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Going to sell the RPTV and get a FP! Can you give me a push?


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27 replies to this topic

#1 of 28 OFFLINE   Kincade

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Posted April 10 2005 - 02:13 PM

Hi all;

I'm finally throwing in the towel on my 65" Mitsu that I bought last July; we're moving, and I'll finally have room for a larger screen (I'll be building it actually).

I wanted to get anyone's advice as to what to look for, and any specific recommendations. I want to use it for Directv (standard def), DVD (denon 2900) and probably sometime this year upgrade to HD Directv. I'll probably have Gregg Loewen do the calibration.

Any suggestions? I'm not even sure what to look for in the vein of the projection technology (lcd, etc) so I could definitely use a push in the right direction.

Thanks to all of you in advance!
-kb

#2 of 28 OFFLINE   Jim Mcc

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Posted April 10 2005 - 03:43 PM

First you need to decide between an LCD or DLP projector(you need to see both types in person),a 480p or 720p projector, and what is your budget just for projector? Check out Projectorcentral.com, if you haven't already.

#3 of 28 OFFLINE   Gregg Loewen

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Posted April 11 2005 - 01:52 AM

what do you mean probably ?? ( :-) )

Hi K! first you have to think about your budget.

For around $1000 the 4805 (or 4806 or whatever the current model is)

To up from there, I really like the Panny AE700 for around 2000.

There there are some basic HD2Plus projectors around 5000.

Higher end are the Infocus 7210, Marantz 12s3 or 4, Runco 710, Sharp 12000 (they might be up to a 14000 by now). Etc

regards

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#4 of 28 OFFLINE   John S

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Posted April 11 2005 - 03:40 AM

yeah, in Front Projos, budget will dictate products more than anything else as Gregg as indicated.

#5 of 28 OFFLINE   TheLongshot

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Posted April 11 2005 - 05:38 AM

Quote:
There there are some basic HD2Plus projectors around 5000.


You missed the new, lower priced, HD2+ projectors, the Toshiba MT700, and the Benq 7700. The Toshiba is available now, and the Benq will be available later this month. They come in at about 2500-3000.

Jason

#6 of 28 OFFLINE   Neil Joseph

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Posted April 11 2005 - 05:49 AM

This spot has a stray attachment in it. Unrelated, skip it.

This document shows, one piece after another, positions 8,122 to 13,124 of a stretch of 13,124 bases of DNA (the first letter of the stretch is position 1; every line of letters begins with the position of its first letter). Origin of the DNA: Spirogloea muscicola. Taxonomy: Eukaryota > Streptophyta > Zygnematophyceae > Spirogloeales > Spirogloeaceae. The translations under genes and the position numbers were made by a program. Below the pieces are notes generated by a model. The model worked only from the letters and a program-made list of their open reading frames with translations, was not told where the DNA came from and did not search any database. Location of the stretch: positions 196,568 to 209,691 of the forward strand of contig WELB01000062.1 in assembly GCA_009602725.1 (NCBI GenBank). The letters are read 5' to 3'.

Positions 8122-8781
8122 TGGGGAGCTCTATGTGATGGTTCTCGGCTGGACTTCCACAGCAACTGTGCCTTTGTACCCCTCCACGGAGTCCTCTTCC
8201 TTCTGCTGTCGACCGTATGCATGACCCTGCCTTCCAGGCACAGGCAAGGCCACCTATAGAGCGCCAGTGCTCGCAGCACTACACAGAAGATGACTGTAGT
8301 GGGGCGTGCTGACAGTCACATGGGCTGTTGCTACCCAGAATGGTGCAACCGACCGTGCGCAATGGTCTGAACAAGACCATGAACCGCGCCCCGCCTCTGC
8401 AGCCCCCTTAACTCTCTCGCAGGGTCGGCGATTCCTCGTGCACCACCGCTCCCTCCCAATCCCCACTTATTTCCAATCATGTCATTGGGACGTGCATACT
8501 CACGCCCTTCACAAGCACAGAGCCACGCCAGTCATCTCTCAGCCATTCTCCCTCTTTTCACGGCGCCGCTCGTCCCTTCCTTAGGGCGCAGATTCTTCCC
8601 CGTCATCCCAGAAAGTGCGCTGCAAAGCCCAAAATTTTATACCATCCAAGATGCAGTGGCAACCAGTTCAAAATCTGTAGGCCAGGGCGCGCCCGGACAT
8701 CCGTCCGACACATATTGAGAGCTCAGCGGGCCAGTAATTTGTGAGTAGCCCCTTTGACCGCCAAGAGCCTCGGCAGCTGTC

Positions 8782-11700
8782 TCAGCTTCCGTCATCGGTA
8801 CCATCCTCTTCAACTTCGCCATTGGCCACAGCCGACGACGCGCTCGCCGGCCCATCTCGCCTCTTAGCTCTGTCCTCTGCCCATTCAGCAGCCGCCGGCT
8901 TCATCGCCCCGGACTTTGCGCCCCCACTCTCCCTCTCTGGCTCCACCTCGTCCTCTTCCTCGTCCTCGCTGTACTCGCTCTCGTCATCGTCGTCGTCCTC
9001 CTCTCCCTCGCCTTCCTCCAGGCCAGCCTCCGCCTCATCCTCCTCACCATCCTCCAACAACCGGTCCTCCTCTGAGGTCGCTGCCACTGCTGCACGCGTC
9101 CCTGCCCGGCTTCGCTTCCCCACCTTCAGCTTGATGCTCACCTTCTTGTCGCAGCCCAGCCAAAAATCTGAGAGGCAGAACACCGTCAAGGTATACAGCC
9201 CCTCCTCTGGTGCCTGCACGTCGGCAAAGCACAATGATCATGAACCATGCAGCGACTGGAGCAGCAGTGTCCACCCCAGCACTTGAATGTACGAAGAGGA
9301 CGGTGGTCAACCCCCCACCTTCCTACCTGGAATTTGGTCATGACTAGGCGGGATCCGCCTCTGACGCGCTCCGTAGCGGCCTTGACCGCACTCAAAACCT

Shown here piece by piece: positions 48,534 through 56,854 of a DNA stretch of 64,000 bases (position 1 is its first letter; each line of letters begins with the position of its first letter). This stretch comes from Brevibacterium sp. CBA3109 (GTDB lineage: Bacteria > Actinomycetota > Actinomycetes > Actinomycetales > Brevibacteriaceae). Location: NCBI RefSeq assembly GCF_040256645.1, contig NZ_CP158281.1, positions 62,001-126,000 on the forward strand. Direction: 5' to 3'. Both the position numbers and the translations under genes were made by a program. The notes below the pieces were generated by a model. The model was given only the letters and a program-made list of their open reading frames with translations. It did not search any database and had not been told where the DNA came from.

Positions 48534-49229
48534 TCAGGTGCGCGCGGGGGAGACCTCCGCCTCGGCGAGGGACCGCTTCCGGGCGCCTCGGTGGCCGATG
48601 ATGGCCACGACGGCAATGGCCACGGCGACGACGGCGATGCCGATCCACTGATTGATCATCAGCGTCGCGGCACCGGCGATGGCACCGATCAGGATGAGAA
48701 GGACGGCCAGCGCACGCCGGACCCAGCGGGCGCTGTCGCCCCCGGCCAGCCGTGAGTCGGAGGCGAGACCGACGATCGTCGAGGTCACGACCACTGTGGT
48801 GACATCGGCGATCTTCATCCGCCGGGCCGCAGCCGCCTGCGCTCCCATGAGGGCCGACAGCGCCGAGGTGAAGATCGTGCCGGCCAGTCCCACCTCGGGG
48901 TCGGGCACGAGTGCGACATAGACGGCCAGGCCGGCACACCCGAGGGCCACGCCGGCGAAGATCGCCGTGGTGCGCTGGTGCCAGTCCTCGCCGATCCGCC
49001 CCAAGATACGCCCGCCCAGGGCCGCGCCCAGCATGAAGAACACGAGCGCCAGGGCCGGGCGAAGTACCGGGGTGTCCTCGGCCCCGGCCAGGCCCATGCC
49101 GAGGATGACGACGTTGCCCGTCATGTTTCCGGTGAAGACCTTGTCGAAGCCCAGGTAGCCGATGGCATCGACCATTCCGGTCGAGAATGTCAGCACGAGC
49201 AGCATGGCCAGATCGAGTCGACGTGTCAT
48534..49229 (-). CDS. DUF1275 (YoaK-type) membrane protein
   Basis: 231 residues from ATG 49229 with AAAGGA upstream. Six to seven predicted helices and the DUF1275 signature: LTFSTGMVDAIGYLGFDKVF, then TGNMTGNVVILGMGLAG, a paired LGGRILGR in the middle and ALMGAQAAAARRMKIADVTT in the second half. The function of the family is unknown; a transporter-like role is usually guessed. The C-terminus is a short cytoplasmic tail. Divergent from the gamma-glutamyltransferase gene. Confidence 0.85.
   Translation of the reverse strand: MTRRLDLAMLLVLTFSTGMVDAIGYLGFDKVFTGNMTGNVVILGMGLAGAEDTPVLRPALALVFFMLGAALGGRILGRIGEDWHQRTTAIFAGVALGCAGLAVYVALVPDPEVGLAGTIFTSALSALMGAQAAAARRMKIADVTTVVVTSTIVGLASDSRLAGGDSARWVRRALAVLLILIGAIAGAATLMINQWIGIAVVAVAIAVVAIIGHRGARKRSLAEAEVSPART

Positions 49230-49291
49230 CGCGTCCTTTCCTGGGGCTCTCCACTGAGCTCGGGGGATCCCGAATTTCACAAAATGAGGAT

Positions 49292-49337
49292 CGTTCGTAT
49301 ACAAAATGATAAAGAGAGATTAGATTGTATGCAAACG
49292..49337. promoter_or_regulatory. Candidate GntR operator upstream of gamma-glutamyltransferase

As for the standard def TV viewing, keep in mind that your projector's bulb life's clock will be ticking as you are watching the Bud Light commercial. Most projectors these days range anywhere from 2000 to 4000 hours before the bulb needs replacement but they can go even before then in some cases. Do you need the proceedings of the TV sale to finance the projector? If not, can you keep the TV for regular TV viewing and purchase the projector for movie and Hdef viewing?
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#7 of 28 OFFLINE   Parker Clack

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Posted April 11 2005 - 10:36 AM

I recommend what Neil is saying. Keep your RPTV for regular TV viewing and then get yourself a motorized screen that drops down in front of the RPTV and use it to watch movies and HiDef on. The bulb in your FPTV will last a lot longer that way.

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#8 of 28 OFFLINE   Kincade

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Posted April 25 2005 - 01:02 PM

Wow, thanks to all of you for the posts; for some reason I didn't get any notifications that there were any replies! Nice...

Greg - my budget will be $1500-2500; that's pretty hard though, as I'll still need the screen and your expensive, er, expertise. Posted Image

I'm having a hard time here finding places to demo these, as everyone seems to just have them in the middle of a room shooting on to the wall. Posted Image You'd think they'd at least spend some time with lighting control...

When you guys talk about HD2Plus, is that the chip? As opposed to DLP and LCD?

Niel and Parker; It's gotta be one or the other unfortunately. I need the funds from the RPTV, and my main reason for selling it is the acoustic nightmare it presents to my 2 channel listening. That 65" reflective surface in the middle of the room has met its end with me... I'm aware of the lamp life issues though; I just don't see a way around it; maybe I could buy a 25-30" plasma later and hang it on the wall???

Keep 'em comin though! I can definitely use the help! Reading on projectorcentral, the Panny really looks to be good for my uses... And the occasional gaming console if that presents itself.